It was supposed to be a lunchtime forum so law enforcement could explain the state’s new, stricter gun control law.

But a gathering in Clarence on Tuesday was more like a public demonstration of gun owners, who vented their anger and frustration toward lawmakers in Albany.

“This is a big mistake,” one man said during the question-and-answer period. “This law should be repealed.”

At least 150 people from across Niagara and Erie counties packed into the Clarence library to hear what authorities had to say about changes to owning assault-style semiautomatic weapons and high-capacity magazines.

It was contentious from the get-go.

Dozens of people stood shoulder to shoulder in the small community room in the library. Others spilled into the hall.

As state officials began their presentation, the crowd stood and broke into the Pledge of Allegiance, stressing the words “under God” and “with liberty and justice for all.”

“This law is not only confusing, it’s totally inappropriate,” said William Chapman of Alden.

Chapman, a gun instructor, stood at the back of the room. He showed up at the forum to listen, but also wanted to let someone – anyone – from the state know that the stricter gun law is infringing on his rights.

“It’s part of the Second Amendment to own firearms,” said Chapman, 50. “They’re restricting it. They’re going way beyond.”

Tom Schultz listened quietly from the hallway. He didn’t know about the forum until just the other day, when he noticed a small posting on a website.

“They have it on a weekday afternoon with very little notice and they still get a good turnout,” said Schultz, of Elma. “That shows you how upset people are.”

Frustrations over this issue are boiling over beyond the Buffalo Niagara region.

The New York State Rifle & Pistol Association said on its website Tuesday that it was set to file a notice of claim against the state, paving the way for a lawsuit against the new gun control law.

“I feel bad for the people that are here to give the information,” said Schultz, 56, “but people are venting because they had no other input on this.”

The forum in Clarence was attended by representatives from state and county law enforcement agencies and was the first of several held in counties around the state throughout the day.

Mike Green, executive deputy commissioner of the state Division of Criminal Justice Services, and Steve Hogan, first deputy counsel for the State Police, offered an overview of the new law with a short presentation that hit on some of the highlights.

All assault weapons, as defined under the NY SAFE Act, are illegal to buy or sell in the state. Anyone who owns such a weapon is allowed to keep it, but owners must register it with State Police within one year, beginning April 15.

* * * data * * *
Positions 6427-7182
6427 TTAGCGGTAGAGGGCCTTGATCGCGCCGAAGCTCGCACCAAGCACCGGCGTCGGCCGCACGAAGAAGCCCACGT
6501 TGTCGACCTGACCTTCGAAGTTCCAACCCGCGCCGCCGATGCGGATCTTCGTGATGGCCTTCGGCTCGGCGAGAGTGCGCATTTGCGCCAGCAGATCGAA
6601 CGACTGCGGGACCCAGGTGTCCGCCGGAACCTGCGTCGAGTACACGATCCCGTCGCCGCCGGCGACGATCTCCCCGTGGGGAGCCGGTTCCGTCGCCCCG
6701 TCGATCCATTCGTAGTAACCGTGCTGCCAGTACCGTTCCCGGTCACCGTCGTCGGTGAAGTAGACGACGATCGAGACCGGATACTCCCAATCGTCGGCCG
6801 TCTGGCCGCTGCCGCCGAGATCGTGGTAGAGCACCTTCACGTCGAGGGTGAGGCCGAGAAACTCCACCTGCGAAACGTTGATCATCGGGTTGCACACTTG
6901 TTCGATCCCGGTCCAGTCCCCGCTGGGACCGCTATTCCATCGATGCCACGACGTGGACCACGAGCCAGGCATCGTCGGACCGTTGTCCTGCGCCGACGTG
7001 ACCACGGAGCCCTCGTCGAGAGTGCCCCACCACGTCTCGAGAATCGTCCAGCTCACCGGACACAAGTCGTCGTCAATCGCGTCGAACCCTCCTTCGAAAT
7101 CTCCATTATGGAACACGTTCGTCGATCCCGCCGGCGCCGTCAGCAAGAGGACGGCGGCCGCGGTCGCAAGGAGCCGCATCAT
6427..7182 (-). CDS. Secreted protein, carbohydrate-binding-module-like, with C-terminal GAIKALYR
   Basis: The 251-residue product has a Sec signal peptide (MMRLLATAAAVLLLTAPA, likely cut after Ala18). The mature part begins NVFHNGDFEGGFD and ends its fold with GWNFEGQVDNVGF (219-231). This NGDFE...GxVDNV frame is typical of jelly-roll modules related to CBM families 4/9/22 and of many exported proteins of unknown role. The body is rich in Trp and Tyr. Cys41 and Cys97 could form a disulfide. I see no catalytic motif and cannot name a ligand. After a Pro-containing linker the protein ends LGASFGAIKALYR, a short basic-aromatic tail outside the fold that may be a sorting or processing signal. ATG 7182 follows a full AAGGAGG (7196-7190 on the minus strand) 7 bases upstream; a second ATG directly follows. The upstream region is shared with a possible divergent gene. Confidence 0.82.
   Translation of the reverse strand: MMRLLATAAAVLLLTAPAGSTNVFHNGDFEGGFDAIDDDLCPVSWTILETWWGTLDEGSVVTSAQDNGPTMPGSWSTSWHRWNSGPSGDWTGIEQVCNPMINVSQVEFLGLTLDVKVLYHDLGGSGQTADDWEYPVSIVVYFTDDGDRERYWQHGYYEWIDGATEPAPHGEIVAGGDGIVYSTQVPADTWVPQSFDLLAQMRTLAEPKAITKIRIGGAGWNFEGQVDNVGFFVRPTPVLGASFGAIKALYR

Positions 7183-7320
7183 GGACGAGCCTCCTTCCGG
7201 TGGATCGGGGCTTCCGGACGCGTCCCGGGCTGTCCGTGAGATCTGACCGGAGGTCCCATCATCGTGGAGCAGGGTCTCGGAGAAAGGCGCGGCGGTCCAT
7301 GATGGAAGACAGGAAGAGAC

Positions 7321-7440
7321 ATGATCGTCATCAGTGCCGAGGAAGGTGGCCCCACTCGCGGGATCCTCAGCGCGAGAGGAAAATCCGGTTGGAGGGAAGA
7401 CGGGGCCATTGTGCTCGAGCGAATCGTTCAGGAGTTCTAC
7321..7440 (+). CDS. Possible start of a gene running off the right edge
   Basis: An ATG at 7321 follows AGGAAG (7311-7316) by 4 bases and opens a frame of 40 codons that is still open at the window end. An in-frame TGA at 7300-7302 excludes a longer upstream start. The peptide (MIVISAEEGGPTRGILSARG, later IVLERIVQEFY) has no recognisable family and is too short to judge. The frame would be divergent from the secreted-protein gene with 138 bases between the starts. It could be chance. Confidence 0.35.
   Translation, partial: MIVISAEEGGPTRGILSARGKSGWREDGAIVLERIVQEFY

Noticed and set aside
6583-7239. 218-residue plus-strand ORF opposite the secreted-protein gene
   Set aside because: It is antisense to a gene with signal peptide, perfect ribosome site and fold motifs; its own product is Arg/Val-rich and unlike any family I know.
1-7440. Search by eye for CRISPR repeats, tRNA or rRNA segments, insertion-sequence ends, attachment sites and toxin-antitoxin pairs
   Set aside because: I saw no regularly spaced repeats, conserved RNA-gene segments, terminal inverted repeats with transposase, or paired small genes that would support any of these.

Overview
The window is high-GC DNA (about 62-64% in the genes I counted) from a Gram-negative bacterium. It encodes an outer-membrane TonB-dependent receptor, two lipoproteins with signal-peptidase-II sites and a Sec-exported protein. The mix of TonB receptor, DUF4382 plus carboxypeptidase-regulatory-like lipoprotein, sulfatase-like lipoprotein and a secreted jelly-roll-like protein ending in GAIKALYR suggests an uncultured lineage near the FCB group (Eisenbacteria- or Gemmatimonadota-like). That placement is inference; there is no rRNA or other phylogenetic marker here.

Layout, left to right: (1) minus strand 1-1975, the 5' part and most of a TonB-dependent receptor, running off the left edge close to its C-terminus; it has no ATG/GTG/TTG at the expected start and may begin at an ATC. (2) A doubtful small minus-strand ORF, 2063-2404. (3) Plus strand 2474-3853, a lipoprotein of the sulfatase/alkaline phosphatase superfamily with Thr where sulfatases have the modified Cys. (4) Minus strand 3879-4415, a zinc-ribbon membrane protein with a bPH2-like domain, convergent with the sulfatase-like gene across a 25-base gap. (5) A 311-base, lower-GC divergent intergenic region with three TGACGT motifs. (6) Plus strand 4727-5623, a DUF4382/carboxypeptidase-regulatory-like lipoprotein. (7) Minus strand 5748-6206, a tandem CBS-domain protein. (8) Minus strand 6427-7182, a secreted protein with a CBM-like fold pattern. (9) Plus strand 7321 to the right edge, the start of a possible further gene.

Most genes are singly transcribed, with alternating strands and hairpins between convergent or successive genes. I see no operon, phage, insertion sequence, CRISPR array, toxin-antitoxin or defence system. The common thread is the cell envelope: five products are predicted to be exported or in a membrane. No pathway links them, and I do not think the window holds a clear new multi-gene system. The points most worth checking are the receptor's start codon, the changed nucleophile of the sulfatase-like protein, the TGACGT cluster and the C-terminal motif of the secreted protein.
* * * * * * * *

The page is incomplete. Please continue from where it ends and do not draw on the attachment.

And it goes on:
The new legislation also addresses high-capacity ammunition clips – only clips that hold seven or fewer rounds can be bought and sold in the state. Gun owners who had clips that can hold up to 10 rounds can keep them, but cannot have more than seven rounds in each clip.

While the resentment in the room was aimed at the politicians in Albany, Green and Hogan took the brunt of the heat on Tuesday, often being interrupted by comments from gun owners frustrated by the new legislation.

“Police officers should be arresting the traitors that signed it!” piped up one man.

“When are we going to debate it?” chimed in another.

“The purpose today is not to debate the bill,” Green told the crowd. “The bill is passed. It is what it is. We’re simply trying to get information out about the [law].”

Eventually, the gun owners – some of whom cut out of work to attend the noon meeting – lined up, and one by one, asked more detailed questions about the new law.

Fred Cimato of Clarence was concerned about what the state considers an excessive purchase of ammunition.

He’s a professional sport shooter, so it’s not unusual for him to buy thousands of rounds at one time. He wanted to know if this was going to be a problem for him.

“They really didn’t give me an answer,” said Cimato, 46.

The state representatives were at the Clarence forum for well over two hours, but it was clear it was going to take some more doing to sort out confusion over the new law.

“I drove all the way here in the rain, got wet feet and soaked because of Cuomo,” yelled one man, “and you can’t answer my question?”

State representatives said the forums are continuing today in other parts of the state. More are planned for Western New York in the future, a state spokeswoman said, but dates weren’t immediately available.

Hogan also directed gun owners to the website, which has a question-and-answer section and photographs of weapons to help owners understand if their gun will now be classified as an assault weapon.

In addition, Hogan said, people can get answers by calling the toll-free number (855) 529-4867 during business hours on weekdays.

“We know there are going to be new questions popping up every day from gun owners and dealers,” Hogan said. “We want to answer these questions.”

But Richard Hummell walked out of the forum early – and disappointed.

“There was no new information, no clarification,” said Hummell, of Clarence. “What I learned here today, I knew before I came. It was all online. I was hoping to get a little more clarification. I’m not a lawyer and a lot of it is legalese.”

Hummell also was unhappy that the forum was poorly publicized.

“This is a clear attempt to limit the crowd,” said Hummell, 58. “If you want to have an event like this, have it on the weekend. Have it at 7 p.m.”